4. Service and Support: Provisions for after-market technical services, support and maintenance will be crucial for Microsoft, its users, resellers and OEM channel partners. ITIC survey data indicates that the breadth and depth of after-market technical service and support is among the top four items that make or break a purchasing deal.
5. Defined areas of responsibility and indemnification: This will require careful planning on Microsoft’s part. Existing premises-based licensing models differ according to whether or not the customer purchases their products directly from Microsoft, a reseller or an OEM hardware manufacturer. Organizations that adopt a hybrid premises/cloud offering and those that opt for an entirely hosted cloud offering will be looking more than ever before to Microsoft for guidance. Microsoft must be explicit as to what it will cover and what will be covered by OEM partners and/or host providers.

Complicating the cloud licensing models even further is the nature of the cloud itself. There is no singular cloud model. There may be multiple clouds, and they may be a mixture of public and private clouds that also link to fixed premises and mobile networks.

Among the cloud licensing questions that Microsoft must address and specifically answer in the coming months are:

• What specific pricing models and tiers for SMBs, midsize and enterprises will be based on a hybrid and full cloud infrastructures?
• What specific guarantees if any, will it provide for securing sensitive data?
• What level of guaranteed response time will it provide for service and support?
• What is the minimum acceptable latency/response time for its cloud services?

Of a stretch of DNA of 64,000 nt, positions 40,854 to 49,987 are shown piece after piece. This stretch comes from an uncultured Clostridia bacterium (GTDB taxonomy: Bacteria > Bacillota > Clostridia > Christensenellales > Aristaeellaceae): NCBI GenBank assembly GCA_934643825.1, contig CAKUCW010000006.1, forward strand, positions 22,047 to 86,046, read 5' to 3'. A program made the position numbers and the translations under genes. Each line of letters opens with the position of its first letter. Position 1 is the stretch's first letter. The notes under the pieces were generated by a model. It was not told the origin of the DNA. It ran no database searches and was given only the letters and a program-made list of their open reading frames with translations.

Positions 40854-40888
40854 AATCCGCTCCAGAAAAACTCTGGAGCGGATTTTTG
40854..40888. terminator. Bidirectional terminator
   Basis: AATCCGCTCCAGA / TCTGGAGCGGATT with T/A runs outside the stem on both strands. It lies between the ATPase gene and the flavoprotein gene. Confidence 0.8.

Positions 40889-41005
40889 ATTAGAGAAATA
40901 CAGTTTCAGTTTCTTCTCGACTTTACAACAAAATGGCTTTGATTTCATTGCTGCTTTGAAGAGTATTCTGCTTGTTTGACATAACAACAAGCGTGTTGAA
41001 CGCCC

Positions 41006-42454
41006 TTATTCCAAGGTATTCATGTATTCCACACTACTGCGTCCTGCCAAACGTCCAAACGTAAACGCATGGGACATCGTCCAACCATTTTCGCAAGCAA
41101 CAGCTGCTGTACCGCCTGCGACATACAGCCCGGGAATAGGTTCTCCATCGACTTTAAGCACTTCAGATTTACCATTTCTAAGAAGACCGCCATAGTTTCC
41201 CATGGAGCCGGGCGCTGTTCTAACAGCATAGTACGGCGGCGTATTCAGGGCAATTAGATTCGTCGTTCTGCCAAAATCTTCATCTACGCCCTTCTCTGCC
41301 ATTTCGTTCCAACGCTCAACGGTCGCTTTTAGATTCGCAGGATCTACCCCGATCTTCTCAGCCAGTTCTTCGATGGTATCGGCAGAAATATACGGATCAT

• Will it provide multiple access points to and from the cloud infrastructure?
• What specific provisions will apply to Service Level Agreements (SLAs)?
• How will financial remuneration for SLA violations be determined?
• What are the capacity ceilings for the service infrastructure?
• What provisions will there be for service failures and disruptions?
• How are upgrade and maintenance provisions defined?

From the keynote speeches and throughout the STB Summit and TechEd conference, Microsoft’s Muglia and Wahbe both emphasized and promoted the idea that there is no singular cloud. Instead, Microsoft’s vision is a world of multiple private, public and hybrid clouds that are built to individual organizations’ specific needs.

That’s all well and good. But in order for this strategy to succeed, Microsoft will have to take the lead on both the technology and the licensing fronts. The BPOS and Azure product managers and marketers should actively engage with the Worldwide Licensing Program (WWLP) managers and construct a simplified, straightforward licensing model. We recognize that this is much easier said than done. But customers need and will demand transparency in licensing pricing, models and T&Cs before committing to the Microsoft cloud.